Self Managed Super Fund (SMSF)
A self managed super fund is basically a “do-it-yourself” super fund which is considered an alternative to super funds regulated by APRA (The Australian Prudential Regulatory Authority). The term “self managed superannuation fund” is defined in s17A of the SISA and must satisfy the following conditions:
The fund must have fewer than 5 members
All members are individual trustees (or directors if a corporate trustee) and there are no other trustees, unless the fund has only one member or a member is under a legal disability
Members of the fund are not permitted to be an “employee” of another member (or associate) unless they are relatives of another member.
Having a SMSF means you have more control of the investment strategy of your fund but it also means you are responsible for the overall operation of the fund even when you enlist the help of external services.
The fund’s compliance with superannuation law is the responsibility of the trustees and they are legally accountable for making sure the fund complies with all regulations. In setting up a SMSF there are numerous administrative procedures to be carried out to ensure the fund is a complying fund and will have access to the various favourable tax concessions just like larger super funds. The fund will be required to have a suitable trust deed, trustees of the fund will be appointed and ATO trustee declarations completed. The ATO, the regulator of SMSFs must be advised that you are establishing a SMSF. You will be required to open a bank account for the SMSF for all transactions, in and out of the fund.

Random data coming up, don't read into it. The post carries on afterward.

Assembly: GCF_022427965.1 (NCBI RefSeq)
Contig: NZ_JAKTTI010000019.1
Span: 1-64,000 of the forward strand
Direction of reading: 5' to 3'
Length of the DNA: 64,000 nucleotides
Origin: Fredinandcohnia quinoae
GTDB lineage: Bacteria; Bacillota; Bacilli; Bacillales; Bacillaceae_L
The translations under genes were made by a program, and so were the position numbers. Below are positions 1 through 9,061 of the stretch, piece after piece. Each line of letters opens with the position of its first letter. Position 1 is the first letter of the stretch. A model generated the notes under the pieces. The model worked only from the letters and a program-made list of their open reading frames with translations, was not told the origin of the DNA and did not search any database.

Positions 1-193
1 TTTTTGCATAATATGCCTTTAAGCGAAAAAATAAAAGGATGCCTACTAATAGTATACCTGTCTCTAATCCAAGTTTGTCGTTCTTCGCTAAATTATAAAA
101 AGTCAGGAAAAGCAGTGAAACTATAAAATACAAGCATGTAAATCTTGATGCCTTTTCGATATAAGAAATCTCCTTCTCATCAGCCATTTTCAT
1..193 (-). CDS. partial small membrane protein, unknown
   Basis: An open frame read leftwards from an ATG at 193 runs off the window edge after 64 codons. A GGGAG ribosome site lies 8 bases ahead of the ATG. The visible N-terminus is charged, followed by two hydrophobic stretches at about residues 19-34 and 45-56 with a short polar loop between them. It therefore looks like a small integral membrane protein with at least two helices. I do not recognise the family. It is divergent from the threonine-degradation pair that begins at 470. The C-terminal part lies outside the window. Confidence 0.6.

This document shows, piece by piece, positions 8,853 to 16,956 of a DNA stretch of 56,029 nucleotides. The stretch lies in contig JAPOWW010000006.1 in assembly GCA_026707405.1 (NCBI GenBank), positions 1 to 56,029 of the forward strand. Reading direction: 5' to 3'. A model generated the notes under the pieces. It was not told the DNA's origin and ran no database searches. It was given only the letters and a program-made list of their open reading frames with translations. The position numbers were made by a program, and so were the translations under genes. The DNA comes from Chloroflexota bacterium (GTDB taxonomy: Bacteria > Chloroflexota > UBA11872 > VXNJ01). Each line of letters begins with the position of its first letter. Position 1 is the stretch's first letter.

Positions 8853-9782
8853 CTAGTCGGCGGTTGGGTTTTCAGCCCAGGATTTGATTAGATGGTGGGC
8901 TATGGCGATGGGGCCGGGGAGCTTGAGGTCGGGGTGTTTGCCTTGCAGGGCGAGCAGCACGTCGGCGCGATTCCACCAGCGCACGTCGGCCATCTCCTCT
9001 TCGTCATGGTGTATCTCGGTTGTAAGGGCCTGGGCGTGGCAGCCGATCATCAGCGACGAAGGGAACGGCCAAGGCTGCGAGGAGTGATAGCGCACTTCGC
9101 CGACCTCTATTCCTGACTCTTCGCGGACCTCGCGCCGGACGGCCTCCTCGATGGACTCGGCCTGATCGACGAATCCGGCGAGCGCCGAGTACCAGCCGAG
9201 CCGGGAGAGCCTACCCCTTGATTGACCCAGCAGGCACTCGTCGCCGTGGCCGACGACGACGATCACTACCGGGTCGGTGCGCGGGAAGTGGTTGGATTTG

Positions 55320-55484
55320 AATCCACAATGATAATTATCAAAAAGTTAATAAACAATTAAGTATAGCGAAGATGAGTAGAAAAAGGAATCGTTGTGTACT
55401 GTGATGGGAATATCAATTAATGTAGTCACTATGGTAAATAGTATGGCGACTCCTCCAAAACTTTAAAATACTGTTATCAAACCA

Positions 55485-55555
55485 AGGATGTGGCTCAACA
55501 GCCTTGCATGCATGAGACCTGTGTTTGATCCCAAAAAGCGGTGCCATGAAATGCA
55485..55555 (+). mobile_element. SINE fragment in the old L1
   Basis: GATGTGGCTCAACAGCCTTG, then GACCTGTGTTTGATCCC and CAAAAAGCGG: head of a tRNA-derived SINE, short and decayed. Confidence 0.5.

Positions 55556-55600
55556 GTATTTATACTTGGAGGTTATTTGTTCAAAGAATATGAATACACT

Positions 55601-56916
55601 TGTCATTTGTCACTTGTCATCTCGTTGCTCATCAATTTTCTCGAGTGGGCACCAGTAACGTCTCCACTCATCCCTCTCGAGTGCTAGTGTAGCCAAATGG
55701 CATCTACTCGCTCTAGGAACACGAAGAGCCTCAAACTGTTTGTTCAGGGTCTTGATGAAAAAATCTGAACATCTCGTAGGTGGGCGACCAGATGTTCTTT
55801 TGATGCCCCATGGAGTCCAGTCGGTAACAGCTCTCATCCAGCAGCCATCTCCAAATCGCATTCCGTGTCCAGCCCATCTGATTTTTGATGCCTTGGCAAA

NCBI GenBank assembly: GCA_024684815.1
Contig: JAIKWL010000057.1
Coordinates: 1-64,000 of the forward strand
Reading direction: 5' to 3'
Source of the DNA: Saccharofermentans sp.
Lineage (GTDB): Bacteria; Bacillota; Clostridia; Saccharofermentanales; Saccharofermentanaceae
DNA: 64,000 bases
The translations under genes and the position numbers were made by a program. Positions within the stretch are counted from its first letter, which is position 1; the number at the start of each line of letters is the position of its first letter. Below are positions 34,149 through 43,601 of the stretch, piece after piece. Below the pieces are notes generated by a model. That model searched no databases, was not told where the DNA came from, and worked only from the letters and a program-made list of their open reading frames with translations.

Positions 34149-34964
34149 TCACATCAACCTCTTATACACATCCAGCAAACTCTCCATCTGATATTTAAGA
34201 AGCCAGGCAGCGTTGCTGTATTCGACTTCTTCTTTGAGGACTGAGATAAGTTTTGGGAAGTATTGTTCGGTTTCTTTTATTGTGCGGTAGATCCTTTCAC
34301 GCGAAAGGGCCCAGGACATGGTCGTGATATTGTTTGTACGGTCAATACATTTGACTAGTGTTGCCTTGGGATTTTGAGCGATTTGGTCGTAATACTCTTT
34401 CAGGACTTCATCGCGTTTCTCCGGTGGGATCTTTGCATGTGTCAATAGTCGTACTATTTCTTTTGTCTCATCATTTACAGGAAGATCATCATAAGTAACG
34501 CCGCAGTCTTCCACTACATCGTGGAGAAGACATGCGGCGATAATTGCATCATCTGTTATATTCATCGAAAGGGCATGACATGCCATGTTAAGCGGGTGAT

The trust deed contains the rules of the SMSF and sets out the rights and obligations of the trustee, members and other parties who deal with the fund. The foundation of the SMSF regulatory system is the “sole purpose test” which is to solely provide retirement benefits to members on retirement or in the event of the member’s death, benefits for dependants or the member’s legal representative.
An important component of a SMSF is the investment strategy of the fund. All super funds are required to have an investment strategy which needs to take into consideration the circumstances of all the fund members, including their age and tolerance for risk. The trustees also need to consider the diversification of the fund’s investments, liquidity of the funds and the insurance needs of the members.
In order to provide financial advice on SMSFs, an adviser must have a licence or act as an authorised representative of an Australian Financial Service (AFS) licensee.